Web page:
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Coordinates: 51°00′14″N 0°56′15″W / 51.0038°N 0.9374°W / 51.0038; -0.9374
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Petersfield High Street
Petersfield is located in Hampshire
Location within Hampshire
Population14,974 (2011)[1]
OS grid referenceSU748232
Civil parish
  • Petersfield
Shire county
Sovereign stateUnited Kingdom
Postcode districtGU31, GU32
Dialling code01730
PoliceHampshire and Isle of Wight
FireHampshire and Isle of Wight
AmbulanceSouth Central
UK Parliament
List of places
51°00′14″N 0°56′15″W / 51.0038°N 0.9374°W / 51.0038; -0.9374

Petersfield is a market town and civil parish in the East Hampshire district of Hampshire, England. It is 15 miles (24 km) north of Portsmouth. The town has its own railway station on the Portsmouth Direct line, the mainline rail link connecting Portsmouth and London. Situated below the northern slopes of the South Downs, Petersfield lies wholly within the South Downs National Park.[2]

The town is on the crossroads of well-used north–south (formerly the A3 road which now bypasses the town) and east–west routes (today the A272 road) and it grew as a coach stop on the Portsmouth to London route. Petersfield is twinned with Barentin in France, and Warendorf in Germany.


Petersfield Heath's burial mounds may be up to 4,000 years old; their distribution is mainly to the east and south east of the Heath. These are considered to be one of the more important lowland barrow groups in this country. The barrows indicate that the area of the Heath was occupied by people who may have come to regard this area as sacred to their religion. As yet no trace has been confirmed for the dwellings of these people as the structures would have been wooden[3] but Petersfield Museum hosts a community project to throw more light on this period of history.[4]

The statue of King William III in The Square

The town was founded during the 12th century by William FitzRobert, 2nd Earl of Gloucester, later chartered by his widow, Hawise de Beaumont,[5] and confirmed by charter in 1198 from "John, Count of Mortain" (later to be King John). In 1415 King Henry V granted the burgesses of Petersfield freedom from toll, stallage, picage, pannage, murage, and pontage throughout the realm of England. All charters are preserved in the archive files at Petersfield Town Council.

The town grew in prosperity due to its position on frequently travelled routes, local sheep farming, and cottage industries including leather and cloth. There were weekly markets in the town square for sheep, horse and cattle trading, and two annual fairs, in June (on the feast of St Peter and St Paul) and November (on the feast of St Andrew). An autumn fair which began in the early 19th century was held in October on The Heath, called "The Taro Fair".

The town's market square has an 18th-century statue of King William III by Henry Cheere. The king is mounted and the statue is on an engraved plinth. It is one of only five statues of William in the United Kingdom outside Northern Ireland (the others being in Glasgow, Brixham, Hull and Bristol) and, as such, attracts bands of marching Orangemen in mid-July to commemorate William's victory at the Battle of the Boyne.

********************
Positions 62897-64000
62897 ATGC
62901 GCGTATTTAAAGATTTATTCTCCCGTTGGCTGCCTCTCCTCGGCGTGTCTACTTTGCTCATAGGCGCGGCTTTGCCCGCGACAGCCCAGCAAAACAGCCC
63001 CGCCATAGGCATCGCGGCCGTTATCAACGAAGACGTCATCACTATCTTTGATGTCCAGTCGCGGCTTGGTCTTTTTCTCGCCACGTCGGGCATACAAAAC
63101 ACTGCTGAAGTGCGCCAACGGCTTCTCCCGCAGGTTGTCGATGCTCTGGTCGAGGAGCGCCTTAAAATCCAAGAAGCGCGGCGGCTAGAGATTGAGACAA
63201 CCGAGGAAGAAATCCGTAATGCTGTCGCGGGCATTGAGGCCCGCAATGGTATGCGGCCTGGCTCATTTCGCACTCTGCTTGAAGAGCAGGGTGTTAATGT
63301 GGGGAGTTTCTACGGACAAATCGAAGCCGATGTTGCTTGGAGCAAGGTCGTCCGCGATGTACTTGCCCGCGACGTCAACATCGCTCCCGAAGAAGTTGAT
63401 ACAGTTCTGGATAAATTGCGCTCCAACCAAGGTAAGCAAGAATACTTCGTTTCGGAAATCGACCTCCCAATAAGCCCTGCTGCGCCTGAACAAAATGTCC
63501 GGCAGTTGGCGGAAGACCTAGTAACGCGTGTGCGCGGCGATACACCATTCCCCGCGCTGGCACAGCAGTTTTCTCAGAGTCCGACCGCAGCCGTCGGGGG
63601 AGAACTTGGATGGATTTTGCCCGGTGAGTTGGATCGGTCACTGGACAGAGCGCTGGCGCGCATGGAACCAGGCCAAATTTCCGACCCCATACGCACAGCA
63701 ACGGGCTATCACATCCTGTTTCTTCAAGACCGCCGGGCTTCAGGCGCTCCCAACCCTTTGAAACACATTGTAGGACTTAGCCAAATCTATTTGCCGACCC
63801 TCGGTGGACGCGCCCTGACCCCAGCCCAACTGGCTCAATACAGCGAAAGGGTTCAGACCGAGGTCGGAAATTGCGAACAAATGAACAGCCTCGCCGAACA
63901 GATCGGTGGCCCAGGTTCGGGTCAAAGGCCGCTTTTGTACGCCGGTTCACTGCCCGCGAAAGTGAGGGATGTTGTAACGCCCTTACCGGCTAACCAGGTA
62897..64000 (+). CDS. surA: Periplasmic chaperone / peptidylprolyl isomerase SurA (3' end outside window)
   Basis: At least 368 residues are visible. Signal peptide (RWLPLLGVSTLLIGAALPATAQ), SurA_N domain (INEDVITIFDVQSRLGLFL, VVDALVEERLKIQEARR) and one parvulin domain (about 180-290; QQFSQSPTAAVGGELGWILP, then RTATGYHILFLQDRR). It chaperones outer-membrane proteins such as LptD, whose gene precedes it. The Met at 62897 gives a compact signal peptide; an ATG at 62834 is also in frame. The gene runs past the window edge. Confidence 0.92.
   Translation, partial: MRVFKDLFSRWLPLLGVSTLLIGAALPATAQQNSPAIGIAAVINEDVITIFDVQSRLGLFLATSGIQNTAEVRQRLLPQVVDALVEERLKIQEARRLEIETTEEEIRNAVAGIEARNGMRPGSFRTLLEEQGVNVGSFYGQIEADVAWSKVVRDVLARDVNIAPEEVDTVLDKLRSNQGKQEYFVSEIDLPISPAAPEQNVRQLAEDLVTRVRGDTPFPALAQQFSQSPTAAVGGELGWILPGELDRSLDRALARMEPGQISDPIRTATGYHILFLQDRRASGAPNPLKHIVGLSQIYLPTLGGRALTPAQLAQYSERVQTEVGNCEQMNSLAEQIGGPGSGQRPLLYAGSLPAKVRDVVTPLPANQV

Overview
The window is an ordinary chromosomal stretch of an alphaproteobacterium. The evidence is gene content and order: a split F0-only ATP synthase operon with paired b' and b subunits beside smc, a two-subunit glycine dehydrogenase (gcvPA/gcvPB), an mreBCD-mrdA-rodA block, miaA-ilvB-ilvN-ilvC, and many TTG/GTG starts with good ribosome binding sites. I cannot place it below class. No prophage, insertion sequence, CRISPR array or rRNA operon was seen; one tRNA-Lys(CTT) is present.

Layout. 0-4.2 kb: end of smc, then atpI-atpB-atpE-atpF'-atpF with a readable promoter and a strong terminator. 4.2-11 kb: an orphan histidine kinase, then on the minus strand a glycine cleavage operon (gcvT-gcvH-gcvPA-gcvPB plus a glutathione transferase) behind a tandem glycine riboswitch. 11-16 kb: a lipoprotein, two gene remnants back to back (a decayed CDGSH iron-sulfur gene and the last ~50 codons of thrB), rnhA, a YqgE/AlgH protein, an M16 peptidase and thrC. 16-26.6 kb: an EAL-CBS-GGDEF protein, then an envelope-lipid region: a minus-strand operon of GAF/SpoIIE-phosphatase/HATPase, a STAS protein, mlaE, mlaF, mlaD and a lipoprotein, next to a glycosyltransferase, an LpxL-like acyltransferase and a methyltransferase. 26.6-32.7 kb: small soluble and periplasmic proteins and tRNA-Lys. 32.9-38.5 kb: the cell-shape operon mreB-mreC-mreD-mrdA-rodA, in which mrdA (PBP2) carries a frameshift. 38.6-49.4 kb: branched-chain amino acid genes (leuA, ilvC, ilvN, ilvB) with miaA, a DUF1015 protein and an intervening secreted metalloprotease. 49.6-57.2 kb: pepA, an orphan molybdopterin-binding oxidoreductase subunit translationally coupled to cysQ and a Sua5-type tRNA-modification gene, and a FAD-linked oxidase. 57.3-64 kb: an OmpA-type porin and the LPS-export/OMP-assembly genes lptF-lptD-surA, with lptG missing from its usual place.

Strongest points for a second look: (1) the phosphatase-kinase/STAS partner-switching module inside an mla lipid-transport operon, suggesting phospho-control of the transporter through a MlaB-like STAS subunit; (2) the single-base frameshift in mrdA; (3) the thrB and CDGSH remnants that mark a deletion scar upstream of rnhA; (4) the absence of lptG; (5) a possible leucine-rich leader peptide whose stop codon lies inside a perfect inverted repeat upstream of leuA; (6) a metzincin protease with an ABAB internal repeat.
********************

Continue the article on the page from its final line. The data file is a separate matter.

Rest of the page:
Aerial view from NE with railway (r) and College St (l)
Aerial view from SW with the A3 in the foreground

Petersfield is situated in the valley of the Western Rother, on the Lower Greensand at the northern edge of the South Downs. The town lies at the western end of the Greensand Ridge, a sandstone ridge running through Hampshire, Surrey and Kent.

The town is surrounded on all sides by farmed countryside, with the South Downs south of the town, the Hampshire Downs to the west, and forested hills (Durford Wood) to the north east.

The town is a centre for exploring the South Downs National Park.

Heath Pond, autumn 2006

Close to the town and situated on the South Downs is Queen Elizabeth Country Park, which incorporates Butser Hill (270 metres), and has a variety of scenery including chalk hills, beech woodland and pine forest. The Hangers Way footpath starts from the country park, goes to Buriton, through Petersfield and in to Alton.

On the south east side of the town is Petersfield Heath, 95 acres (38 ha) of heathland including woodland, grassland, a pond, and a picnic and recreation area. Petersfield Heath is a Site of Nature Conservation Interest (SNCI). It also contains 21 Bronze Age barrows which have resulted in the site being given Scheduled Ancient Monument status.

Heathland is very rare throughout Europe and Petersfield Heath is a typical heathland mosaic of micro habitats. Across the site are sandy heath and acid heath areas, grassland and scrub which gives the area diverse zones for insects, reptiles, birds and small mammals.

Petersfield Heath is at one end of "The Serpent Trail", a 65-mile (105 km) walk through heath and downland of Hampshire and West Sussex to Haslemere.[6]

Petersfield Cemetery, situated in Ramshill, was opened in 1857.[7]


The George café in The Square in the middle of Petersfield

Fairs and festivals[edit]

On the nearest week-end to 6 October every year the Taro Fair is held on Petersfield Heath, a reminder of cattle fairs that were held annually until the 1950s. It is now a fun fair.[8] ("Tarw" is the Welsh shout by the herders for "Bull"; pronounced "Taro" in English).[9]